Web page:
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How much does it cost for a copyright attorney?

Hiring an attorney to help you register your work with the U.S. Copyright Office can cost in the ballpark of $250 to $350 for the whole process. If you register a copyright yourself, you can save a significant amount of money. For more intricate copyright issues, a lawyer will charge an hourly fee that depends on the complexity of the …

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What is Copyright?

According to the U.S. Copyright Office, “Copyright is a form of protection grounded in the U.S. Constitution and granted by law for original works of authorship fixed in a tangible medium of expression. Copyright covers both published and unpublished works.” Whew. That’s a mouthful! Let’s try to break this definition down. The types of original works of authorship that copyright …

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What is Trademark?

The U.S. Patent & Trademark Office defines a trademark as “a word, phrase, symbol, and/or design that identifies and distinguishes the source of the goods of one party from those of others.” So what does that mean for you? Well, if you want to promote your death-metal band with an awesome symbol that is so unique that anyone who sees …

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How do I get a copyright?

If your work is in a tangible form (e.g., recorded, taped, written down, or typed), it already has copyright protection, although certain exceptions apply (see the U.S. Copyright Office’s Copyright Basics, pp. 2-3 for details). It is not necessary to publish your work to gain copyright protection. Although you have copyright protection as soon as your tangible work is created, …

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What is Intellectual Property?

The World Intellectual Property Organization (WIPO) defines intellectual property as “creations of the mind,” a broad definition that includes the following: literary, artistic and scientific works; performances of performing artists, phonograms, and broadcasts; inventions in all fields of human endeavor; scientific discoveries; industrial designs; trademarks, service marks, and commercial names and designations; protection against unfair competition; and all other rights …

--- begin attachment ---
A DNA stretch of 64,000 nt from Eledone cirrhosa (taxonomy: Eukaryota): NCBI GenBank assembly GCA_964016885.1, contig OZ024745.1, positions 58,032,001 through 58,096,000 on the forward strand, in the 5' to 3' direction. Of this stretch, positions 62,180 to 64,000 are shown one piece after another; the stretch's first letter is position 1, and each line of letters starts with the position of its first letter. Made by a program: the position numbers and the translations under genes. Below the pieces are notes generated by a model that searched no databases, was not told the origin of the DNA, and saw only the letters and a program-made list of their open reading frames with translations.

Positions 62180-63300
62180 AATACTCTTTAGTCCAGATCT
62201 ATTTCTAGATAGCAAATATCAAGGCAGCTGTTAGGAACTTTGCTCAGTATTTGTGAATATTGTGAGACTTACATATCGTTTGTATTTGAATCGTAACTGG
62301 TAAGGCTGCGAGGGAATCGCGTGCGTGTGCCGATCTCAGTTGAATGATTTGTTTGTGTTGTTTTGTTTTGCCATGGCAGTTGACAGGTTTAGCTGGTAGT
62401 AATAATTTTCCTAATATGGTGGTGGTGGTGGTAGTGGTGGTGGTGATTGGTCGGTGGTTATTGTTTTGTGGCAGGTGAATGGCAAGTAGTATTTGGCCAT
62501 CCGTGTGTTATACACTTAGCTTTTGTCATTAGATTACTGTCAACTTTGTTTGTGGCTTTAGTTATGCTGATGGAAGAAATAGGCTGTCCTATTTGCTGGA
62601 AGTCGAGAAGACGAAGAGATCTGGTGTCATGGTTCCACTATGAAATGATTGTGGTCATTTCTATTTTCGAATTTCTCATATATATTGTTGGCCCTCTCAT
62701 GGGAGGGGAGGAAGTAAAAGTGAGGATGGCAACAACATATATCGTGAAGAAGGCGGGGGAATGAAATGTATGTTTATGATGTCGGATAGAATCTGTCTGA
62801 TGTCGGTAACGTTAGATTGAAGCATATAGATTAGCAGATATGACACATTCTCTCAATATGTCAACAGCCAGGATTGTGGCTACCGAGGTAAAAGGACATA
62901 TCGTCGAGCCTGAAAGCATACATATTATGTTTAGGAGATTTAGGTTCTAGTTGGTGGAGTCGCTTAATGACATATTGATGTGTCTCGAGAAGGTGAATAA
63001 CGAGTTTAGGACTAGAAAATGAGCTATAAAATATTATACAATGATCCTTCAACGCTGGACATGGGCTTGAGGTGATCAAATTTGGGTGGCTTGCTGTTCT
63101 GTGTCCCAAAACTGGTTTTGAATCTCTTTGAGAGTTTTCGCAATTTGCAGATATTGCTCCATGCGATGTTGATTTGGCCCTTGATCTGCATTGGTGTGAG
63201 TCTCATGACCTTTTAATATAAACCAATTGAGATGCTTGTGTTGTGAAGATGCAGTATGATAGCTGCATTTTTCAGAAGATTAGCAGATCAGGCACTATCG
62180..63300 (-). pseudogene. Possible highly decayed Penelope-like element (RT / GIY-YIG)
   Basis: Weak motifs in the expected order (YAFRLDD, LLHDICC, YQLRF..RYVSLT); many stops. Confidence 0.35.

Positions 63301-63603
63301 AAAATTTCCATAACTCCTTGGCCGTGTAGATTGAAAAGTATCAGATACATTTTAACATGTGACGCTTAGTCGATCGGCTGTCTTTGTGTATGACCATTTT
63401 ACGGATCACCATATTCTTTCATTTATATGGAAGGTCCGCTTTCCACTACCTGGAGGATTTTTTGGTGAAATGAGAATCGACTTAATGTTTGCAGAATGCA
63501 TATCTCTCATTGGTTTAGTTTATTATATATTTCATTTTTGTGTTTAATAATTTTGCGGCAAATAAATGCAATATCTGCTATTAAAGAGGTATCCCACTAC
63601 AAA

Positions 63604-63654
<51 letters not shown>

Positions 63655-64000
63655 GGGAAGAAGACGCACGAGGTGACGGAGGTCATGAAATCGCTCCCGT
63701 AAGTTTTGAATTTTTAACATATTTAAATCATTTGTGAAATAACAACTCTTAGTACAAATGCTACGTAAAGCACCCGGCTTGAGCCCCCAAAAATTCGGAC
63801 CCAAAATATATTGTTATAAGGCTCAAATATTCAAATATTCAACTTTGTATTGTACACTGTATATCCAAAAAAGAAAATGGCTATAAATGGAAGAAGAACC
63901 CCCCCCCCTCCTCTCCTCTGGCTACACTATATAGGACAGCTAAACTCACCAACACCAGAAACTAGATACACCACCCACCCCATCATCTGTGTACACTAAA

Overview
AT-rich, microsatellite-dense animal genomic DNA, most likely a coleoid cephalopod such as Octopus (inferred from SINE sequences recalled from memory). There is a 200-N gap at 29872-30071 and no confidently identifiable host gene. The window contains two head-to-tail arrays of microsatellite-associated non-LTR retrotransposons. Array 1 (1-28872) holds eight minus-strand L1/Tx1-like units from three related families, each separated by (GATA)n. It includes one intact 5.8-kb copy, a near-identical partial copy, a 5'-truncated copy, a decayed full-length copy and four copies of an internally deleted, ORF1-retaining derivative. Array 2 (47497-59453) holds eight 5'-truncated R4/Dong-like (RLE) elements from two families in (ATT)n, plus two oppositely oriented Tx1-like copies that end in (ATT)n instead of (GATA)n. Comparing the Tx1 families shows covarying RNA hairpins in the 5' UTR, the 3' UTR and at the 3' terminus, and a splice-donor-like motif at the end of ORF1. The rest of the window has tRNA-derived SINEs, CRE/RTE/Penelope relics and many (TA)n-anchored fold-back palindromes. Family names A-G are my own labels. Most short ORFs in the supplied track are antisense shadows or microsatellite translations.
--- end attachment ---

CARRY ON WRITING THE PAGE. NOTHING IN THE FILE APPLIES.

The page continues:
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Art Law Institute

Art Law Institute was a huge success, the first all-day workshop sponsored by WLA.   Workshops and Presenters included: Intro to Social Media Law, Brian Rowe of Northwest Justice Project and Adjunt Professor at Seattle University School of Law and the University of Washington Information School Advanced Film Contracts, Matt Hooper of Foster Pepper PLLC Copyright Year in Review, Doug …

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Employment Issues for Filmmakers by Janelle Milodragovich and Matt Hooper

Seattle attorneys Matt Hooper and Janelle Milodragovich provided an industry-specific examination of employment laws every filmmaker needs to know. The March 2011 presentation, part of Washington Lawyers for the Arts legal workshops program, examined cutting-edge employment issues affecting filmmakers, including employment laws, labor negotiations and specific CBA provisions from SAG, DGA and WGA. In addition, Matt and Janelle addressed treatment …

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Art Law for Jewelers and Craftspeople by Mark Walters

This presentation, given in December 2010 as part of the WLA legal workshop series, focused on the various forms of intellectual property law available to jewelers and craftspeople interested in protecting the novel shape or three-dimensional design of a product. It focused on three main areas of intellectual property protection for shapes:1) copyright, 2) design patent, and 3) trade dress. …

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Intellectual Property 101 by Mark Walters

This presentation, given in March 2010 as part of the WLA legal workshop series, was a general overview of the various forms of intellectual property protection, covering basic information concerning copyrights, patents, and trademarks. The presentation discussed the registration process for copyrights and the scope of copyrightable subject matter. Fair use defenses to infringement and moral rights for authors were …

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Rights of Publicity by Robert C. Cumbow

What is the risk in my creating an artwork that includes an image of a famous person? Is it different if the person is not famous? When do I need permission, and in what form? These questions we hear frequently from artists invoke the comparatively little-known area of law called Rights of Publicity. In April 2012, as part of the WLA …

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